Bucks’ NHS has failed to hit A&E waiting time targets as hospitals deal with increased demand over the winter months, figures reveal.

New figures published by NHS England show Buckinghamshire Healthcare Trust (BHT) did not meet its target to see 95 per cent of people attending the emergency department within four hours in January.

Labour councillor on Wycombe District Council, Khalil Ahmed, said A&E waiting times across the country “are at their worst since records began”, blaming the pressures on “Tory austerity and wider cuts”.

Last month,  1,706 patients who attended A&E in Bucks waited more than four hours to either be admitted, transferred to another service or discharged – 87.5 per cent of the total.

Cllr Ahmed said: “A&E waiting times across the country are now at their worst level since records began, and Buckinghamshire is suffering.

“It’s a damning indictment of how years of Tory austerity and wider cuts have hit the NHS here.

“Ministerial incompetence has left our NHS with chronic shortages of NHS staff with no clear idea of how to sort this out. Steve Baker MP must speak out against what her/his party has done and call for government support to restore the A&E at Wycombe Hospital.

“Instead of putting patients first with a clear plan to restore the A&E standard, the Conservatives are looking at scrapping it altogether in the teeth of opposition from the doctors who actually work in A&E departments.

“Yet again today’s figures reveal an NHS in desperate crisis and a government failing patients.”

Chief operating officer at BHT, Natalie Fox, said trusts across the country have been “extremely busy” throughout January – however the A&E in Stoke Mandeville “is still performing well”.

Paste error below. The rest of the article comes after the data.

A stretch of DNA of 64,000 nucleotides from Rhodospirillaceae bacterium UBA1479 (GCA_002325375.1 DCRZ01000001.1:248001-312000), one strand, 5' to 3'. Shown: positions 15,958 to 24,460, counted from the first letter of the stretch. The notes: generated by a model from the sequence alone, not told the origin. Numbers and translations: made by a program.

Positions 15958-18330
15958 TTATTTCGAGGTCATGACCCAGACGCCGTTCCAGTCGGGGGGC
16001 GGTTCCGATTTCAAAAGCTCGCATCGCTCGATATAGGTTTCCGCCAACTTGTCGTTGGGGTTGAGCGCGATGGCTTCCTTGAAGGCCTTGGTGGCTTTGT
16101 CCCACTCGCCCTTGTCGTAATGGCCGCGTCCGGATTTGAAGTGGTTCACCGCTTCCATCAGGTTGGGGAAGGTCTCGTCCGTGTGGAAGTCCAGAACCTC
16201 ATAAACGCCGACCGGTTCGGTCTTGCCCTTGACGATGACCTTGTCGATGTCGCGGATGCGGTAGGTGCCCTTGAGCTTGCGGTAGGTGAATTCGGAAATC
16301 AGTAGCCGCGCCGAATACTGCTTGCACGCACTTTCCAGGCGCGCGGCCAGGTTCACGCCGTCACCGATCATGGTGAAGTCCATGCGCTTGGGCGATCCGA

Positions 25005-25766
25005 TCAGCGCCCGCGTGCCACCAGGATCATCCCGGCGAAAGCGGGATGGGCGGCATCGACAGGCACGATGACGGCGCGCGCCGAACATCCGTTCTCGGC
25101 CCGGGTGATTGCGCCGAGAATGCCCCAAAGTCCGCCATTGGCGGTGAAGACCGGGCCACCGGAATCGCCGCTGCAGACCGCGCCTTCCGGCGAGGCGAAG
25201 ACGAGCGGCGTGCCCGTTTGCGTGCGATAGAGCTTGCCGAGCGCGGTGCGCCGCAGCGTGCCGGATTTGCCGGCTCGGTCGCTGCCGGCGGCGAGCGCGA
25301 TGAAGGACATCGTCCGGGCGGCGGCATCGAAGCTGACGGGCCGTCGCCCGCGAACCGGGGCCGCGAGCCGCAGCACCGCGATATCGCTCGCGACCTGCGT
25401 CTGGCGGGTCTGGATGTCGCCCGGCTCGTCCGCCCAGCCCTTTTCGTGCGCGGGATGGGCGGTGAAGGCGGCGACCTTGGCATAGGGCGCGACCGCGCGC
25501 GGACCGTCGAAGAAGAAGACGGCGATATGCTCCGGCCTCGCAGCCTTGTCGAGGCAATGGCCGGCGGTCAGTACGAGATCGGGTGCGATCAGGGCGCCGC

BHT saw an extra 1,706 people attend A&E in January compared to the same period last year and more patients are being seen within the four-hour target.

Ms Fox said: “As a trust we anticipated these high levels of demand over winter and have been working with our system partners on measures to deal with the increased pressures, such as seeing and treating patients in alternative settings away from the emergency department when clinically appropriate.

“This included re-aligning the workforce to support our frontline staff. We also designated more beds for medical patients, which we knew there would be a greater demand for over winter.

“As a system we have been providing more care and a variety of care options in the community, such as additional support for patients in their own homes and additional care home beds.

“Our priority is to ensure all patients receive the right care in the right place and are not delayed unnecessarily in hospital.”